Tag Archives: baseball draft

A Place Where Knowing Nothing Is Never an Obstacle to Having An Opinion

Even if you’re not a sports fan (and relax, those of you who aren’t: this isn’t really about sports) you may be aware, on some level, of the football and basketball drafts. These are major events, televised and everything, during which the professional sports teams take turns “drafting” players out of college to join their teams. Why this is permitted The Curmudgeon will never understand – a subject for another day, but shouldn’t these young men be free to choose their own employers, just like the rest of us? – but it is permitted and it’s a very big deal.

Rabid sports fans and even ordinary sports fans and those who write about and report on those sports talk about these drafts for months before they are held. The fans are so involved because with so many college football and basketball games on television they are often quite familiar with many of the young men who are available to be drafted. There are web sites devoted to the drafts, magazines devoted to the drafts, lists of the best players available in the drafts, even mock drafts in which people thought to have some expertise in such matters attempt to predict what teams will select which players. Through all of these activities, fans evaluate their favorite teams’ strengths and weaknesses, cross-index them with the young men available for hire, and spend endless hours discussing and debating whom their team should choose.

And then, when the draft is over, discussing and critiquing their teams’ selections.

A lot.

For a long time.

The baseball draft, though, is very different.

baseballIn baseball, players are drafted out of both high school and college; in fact, more are drafted directly out of high school, when they are 18 years old, than are drafted out of college. There’s no nationally televised high school baseball and very little televised college baseball, so everything the fans know about the young men is based on what they have read in newspapers and magazines and online.

Which ultimately, The Curmudgeon has observed, makes no difference in fans’ propensity for judging their favorite teams’ selections in the hours and days after a draft.

You learn this, of course, by going where you should NEVER go: to the comments section at the end of articles about the draft on various web sites.

The Curmudgeon certainly knows better – but he did it anyway. It’s sort of like that sore in your mouth that, no matter how hard you try, you absolutely cannot stop your tongue from probing.

A few weeks ago The Curmudgeon’s baseball team, his Philadelphia Phillies, had the very first choice in the entire draft ­– a distinction they earned by being the absolute worst team in baseball – and while most readers expressed hope for the future of the young man their team selected and wished him well, others were… not quite so positive.

This is a HORRIBLE pick. The lifeless Phillies need help now or by ’17 or ’18, not 2020 as experts predict. This kid is an unproven commodity, underweight and only recently developed as a “flash in the pan hitter.” For the life of me I can’t understand why the Phils didn’t pick a solid College prospect who only needs 2 years or less to make it to the bigs and produce.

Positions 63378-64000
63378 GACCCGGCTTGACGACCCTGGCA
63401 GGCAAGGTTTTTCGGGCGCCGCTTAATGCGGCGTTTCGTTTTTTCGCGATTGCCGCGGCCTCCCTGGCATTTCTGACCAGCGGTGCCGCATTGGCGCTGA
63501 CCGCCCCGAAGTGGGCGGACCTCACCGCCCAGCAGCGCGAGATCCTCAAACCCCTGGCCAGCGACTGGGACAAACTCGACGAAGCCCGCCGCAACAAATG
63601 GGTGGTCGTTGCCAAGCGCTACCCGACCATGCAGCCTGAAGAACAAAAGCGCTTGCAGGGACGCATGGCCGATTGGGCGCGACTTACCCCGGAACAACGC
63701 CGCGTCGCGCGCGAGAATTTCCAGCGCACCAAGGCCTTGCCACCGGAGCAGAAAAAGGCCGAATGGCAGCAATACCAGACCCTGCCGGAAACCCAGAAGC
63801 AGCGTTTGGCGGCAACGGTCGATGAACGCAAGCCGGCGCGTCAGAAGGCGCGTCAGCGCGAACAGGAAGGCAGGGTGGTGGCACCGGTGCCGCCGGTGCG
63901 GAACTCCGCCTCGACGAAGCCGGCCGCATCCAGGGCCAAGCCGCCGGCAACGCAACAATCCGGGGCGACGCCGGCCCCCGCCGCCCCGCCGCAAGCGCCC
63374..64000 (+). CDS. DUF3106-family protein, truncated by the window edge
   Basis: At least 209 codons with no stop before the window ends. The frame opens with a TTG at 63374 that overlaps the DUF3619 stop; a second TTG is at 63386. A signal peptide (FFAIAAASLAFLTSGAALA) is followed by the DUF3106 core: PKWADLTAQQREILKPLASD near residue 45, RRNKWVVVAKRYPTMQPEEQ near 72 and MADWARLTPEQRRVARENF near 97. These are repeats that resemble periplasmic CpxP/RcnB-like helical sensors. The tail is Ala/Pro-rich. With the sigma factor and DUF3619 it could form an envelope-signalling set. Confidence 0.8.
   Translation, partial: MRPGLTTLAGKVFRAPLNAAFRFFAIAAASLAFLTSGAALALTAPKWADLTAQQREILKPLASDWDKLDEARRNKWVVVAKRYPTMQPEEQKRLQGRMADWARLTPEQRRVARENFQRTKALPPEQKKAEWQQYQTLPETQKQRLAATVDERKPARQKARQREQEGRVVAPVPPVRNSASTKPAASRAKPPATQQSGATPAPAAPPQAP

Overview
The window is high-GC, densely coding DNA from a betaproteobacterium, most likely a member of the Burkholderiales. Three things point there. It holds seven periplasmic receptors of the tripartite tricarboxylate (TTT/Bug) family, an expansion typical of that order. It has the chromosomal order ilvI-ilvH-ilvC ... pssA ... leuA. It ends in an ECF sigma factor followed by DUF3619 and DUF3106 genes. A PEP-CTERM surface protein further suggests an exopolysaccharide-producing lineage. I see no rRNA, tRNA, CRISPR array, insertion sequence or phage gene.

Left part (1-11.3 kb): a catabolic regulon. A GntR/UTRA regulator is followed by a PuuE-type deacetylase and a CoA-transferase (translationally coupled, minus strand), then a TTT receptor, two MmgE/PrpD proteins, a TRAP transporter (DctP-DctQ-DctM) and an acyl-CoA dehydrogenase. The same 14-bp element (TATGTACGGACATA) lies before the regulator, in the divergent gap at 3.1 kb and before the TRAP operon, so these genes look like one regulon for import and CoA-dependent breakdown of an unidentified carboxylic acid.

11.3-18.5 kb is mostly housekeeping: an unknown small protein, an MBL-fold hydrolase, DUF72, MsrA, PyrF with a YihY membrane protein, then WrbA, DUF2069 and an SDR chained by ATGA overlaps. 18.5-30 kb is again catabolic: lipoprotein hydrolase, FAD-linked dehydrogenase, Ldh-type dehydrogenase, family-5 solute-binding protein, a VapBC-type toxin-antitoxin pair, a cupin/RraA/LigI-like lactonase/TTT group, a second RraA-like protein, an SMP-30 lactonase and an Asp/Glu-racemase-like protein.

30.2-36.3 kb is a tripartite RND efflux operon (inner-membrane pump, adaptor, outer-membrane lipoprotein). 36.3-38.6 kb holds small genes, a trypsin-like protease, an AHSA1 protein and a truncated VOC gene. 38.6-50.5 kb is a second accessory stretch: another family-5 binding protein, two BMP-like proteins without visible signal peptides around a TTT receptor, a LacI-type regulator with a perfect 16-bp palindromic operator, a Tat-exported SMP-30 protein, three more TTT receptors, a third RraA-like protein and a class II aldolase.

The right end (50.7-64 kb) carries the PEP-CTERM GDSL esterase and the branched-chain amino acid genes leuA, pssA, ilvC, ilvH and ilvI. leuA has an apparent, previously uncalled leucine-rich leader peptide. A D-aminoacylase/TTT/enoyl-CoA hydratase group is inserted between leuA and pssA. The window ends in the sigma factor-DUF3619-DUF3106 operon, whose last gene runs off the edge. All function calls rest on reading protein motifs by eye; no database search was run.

I’m not an expert on this draft, but the Reds selecting Teneessee’s 3B Nick Senzel, as the second pick would seem to have been a better pick for the lackluster hitting Phillies.

 How the Fk could this happen?

 Philly picks another dud–Boston another stud. Im moving.

 Six of the first twelve picks were pitchers and the Phillies go for a player (CF)not known for power or speed — incredible esp. on team that needs a heavy hitter for the future since this kid won’t make it to the majors for at least three years.

 I hope he works out but frankly I was shocked they went for hitting, and the wrong kind of hitting IMNSHO. nuff said.

 Another wasted pick

 Thought they’d take Kyle Lewis don’t know why not.

One question. Why did they pick the 5th best prospect in this draft.

seems really risky to take such a young kid-I would have thought a 2-3 year older college kid would make more sense.

Another high school kid who won’t pan out.  Haven’t we been down this road before?

To be fair, more people liked the choice than didn’t, but in the end, The Curmudgeon has the same observation about all of them:

They are expressing opinions about the skills of players they have never, ever seen actually play. Not a single one of the fans commenting on any of these players has ever seen ANY of them play.

And The Curmudgeon finds that absolutely amazing: these people never miss an opportunity to go out of their way to express an opinion, even about something about which they know absolutely, positively nothing.

Of course, as a blogger, The Curmudgeon could be considered guilty of the same offense.

But that hardly seems like the same thing, does it?

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